Food and Fare

Reviews and features of restaurants, bars, dishes and more.

Somerville welcomes 5 new eateries

Written for on 2/13/18

The Somerset County seat has also become the seat of choice for the region’s foodies, with new eateries popping up constantly to coincide with the area’s rapid development.

Already, three new eateries have opened up in recency, with two more slated to open later this year. Kuay Tiew Noodles and MoreFresh Tiki Bar and the Salad House are now open for business, with Village Brewing and Grumpy Bobas well on their way.

As of Feb. 2, the Salad House, which specializes in fresh customized and signature salads, has also opened its doors at 58 W. Main St.

Courtesy of Fresh Tiki Bar


5 places to get your Valentine’s Day chocolates

Written for on 2/8/18

Roses, romantic meals and heartfelt gifts are nice, but everyone — whether single or married to the love of their life — knows that the best part of Valentine’s Day is the amazing chocolates that we finally have an excuse to indulge in.

No matter if you plan on enjoying some truffles on your living room couch on Feb. 14 or if you’re giving them to your sweetheart, finding amazing, quality chocolates is a must on Valentine’s Day.

To find out where you should pick up a box, check out the chocolate shops located throughout Somerset, Hunterdon, Middlesex and Union counties.

Birnn Chocolates.


Best restaurants to share a meal with your sweetheart

Written for on 2/5/18

Love is in the air in Central Jersey!

Valentine’s Day is right around the corner on Feb. 14 and everyone is busy searching for that perfect eatery to book their romantic meal.

Are you planning on taking your sweetheart out for a night on the town? Consider booking at one of these popular restaurants that are sure to make your holiday one to remember!

Courtesy of Juniper Hill


AJA Asian Cuisine brings tapas to Asian eats

Tons of restaurants are launching small plate menus where diners either on-the-go or looking for a little sampling can try everything that an eatery has to offer.

Now that AJA Asian Cuisine and Lounge is open in Montgomery and New Brunswick, Asian eats have gone shareable, too, with dishes that fuse Asian flavors and those from other cultures such as berries duck breast draped over Asian pears and mixed with blueberry and cherry sauce ($15) and yuzu sake with sliced pepper salmon layered with mango, pine nut and coconut yuzu sauce ($15).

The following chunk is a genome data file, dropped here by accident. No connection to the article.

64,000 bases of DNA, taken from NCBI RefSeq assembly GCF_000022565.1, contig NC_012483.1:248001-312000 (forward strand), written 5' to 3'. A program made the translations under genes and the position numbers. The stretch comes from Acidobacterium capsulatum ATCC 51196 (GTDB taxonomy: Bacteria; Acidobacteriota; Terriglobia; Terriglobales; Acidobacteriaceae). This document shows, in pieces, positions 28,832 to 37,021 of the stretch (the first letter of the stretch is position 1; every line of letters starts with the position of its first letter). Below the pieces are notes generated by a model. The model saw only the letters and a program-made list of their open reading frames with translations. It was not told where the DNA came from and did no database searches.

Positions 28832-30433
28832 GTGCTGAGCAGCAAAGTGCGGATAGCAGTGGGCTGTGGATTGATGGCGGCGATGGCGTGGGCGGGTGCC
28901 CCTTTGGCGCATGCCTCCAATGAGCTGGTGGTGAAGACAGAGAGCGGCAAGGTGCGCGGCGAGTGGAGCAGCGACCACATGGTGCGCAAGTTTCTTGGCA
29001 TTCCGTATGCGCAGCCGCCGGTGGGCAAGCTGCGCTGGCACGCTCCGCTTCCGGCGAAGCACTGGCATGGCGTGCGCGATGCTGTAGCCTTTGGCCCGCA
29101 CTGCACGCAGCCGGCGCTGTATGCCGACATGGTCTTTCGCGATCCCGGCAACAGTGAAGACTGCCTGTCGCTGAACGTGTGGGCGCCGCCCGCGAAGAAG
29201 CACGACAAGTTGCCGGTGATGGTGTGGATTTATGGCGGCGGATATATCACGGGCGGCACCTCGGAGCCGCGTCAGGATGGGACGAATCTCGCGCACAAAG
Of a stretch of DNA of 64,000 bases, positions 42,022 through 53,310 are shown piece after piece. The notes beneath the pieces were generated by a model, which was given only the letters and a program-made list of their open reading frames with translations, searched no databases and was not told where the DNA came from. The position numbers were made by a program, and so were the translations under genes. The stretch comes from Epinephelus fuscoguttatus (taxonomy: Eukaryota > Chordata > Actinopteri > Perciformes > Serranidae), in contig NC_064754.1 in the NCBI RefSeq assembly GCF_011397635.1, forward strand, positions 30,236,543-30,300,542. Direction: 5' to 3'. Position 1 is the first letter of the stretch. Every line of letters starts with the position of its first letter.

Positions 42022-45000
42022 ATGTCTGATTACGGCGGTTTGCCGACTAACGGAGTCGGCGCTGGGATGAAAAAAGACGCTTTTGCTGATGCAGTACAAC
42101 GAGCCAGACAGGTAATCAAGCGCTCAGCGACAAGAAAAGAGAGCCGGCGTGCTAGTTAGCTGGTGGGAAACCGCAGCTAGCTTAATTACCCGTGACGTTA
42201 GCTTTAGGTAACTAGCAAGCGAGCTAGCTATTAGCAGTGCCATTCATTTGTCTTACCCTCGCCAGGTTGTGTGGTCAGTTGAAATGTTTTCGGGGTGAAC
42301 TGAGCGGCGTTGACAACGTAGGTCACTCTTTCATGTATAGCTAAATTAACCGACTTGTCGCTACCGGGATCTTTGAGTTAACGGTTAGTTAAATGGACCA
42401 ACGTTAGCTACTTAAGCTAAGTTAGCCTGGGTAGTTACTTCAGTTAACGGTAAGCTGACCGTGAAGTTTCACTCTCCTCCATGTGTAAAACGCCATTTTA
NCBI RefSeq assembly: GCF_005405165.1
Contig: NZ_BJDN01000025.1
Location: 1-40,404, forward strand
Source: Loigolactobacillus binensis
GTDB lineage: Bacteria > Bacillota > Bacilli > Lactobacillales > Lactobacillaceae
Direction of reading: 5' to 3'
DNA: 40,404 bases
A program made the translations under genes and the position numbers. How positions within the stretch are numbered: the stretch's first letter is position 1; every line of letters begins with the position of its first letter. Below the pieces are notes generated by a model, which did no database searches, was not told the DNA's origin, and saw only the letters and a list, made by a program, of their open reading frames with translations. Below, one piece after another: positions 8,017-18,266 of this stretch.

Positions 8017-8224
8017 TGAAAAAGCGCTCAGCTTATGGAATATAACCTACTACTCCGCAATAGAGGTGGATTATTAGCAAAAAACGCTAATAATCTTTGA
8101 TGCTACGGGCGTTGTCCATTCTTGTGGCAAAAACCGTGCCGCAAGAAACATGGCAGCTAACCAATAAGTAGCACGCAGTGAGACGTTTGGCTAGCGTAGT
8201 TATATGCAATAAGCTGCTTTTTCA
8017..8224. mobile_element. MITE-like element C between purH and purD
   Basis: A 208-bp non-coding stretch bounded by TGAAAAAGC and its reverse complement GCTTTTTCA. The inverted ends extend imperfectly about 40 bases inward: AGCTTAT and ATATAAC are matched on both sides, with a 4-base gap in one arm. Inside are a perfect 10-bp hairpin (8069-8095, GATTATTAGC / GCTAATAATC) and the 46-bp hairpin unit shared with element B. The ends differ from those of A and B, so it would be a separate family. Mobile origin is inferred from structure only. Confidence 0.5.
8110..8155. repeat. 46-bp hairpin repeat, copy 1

“If you focus on just one type of food, everyone will get tired of it,” said Edison resident Cindy Lim, manager of the Montgomery location since day one. “But here, we think that everyone should have the chance to try something new.”

Courtesy of AJA


Eating healthy in 2018 made easier at Clean Plate Kitchen

Many of us hunkering down on our New Year’s resolutions to eat healthier have been left staring at our plates with dread, unimpressed by yet another salad.

However, the Clinton-based Clean Plate Kitchen, which serves fare that is organic and sourced sustainably and locally whenever possible, is showing its customers that eating clean doesn’t have to mean eating boring.

“We are doing our small part to provide a choice for people to make healthy decisions and feel good about eating food that makes themfeel good,” said Nicole Piazza, who co-owns the Clean Plate Kitchen with her husband, Anthony. “It’s a real treat for us when people come in here and we are able to change their opinions about healthy eating. It’s not just sticks and twigs.”

Courtesy of the Clean Plate Kitchen


Classic Thyme Cooking School is Westfield man’s dream realized

Working for a car insurance company in 1989, David Martone, now the owner of Classic Thyme Cooking School in Westfield, used to dream about what he would do when he “grew up.”

At 31, the newly married new homeowner dreamed of following his culinary dreams but saw no way to do it with a wife and mortgage — until he fatefully met a pharmacist-turned-attorney.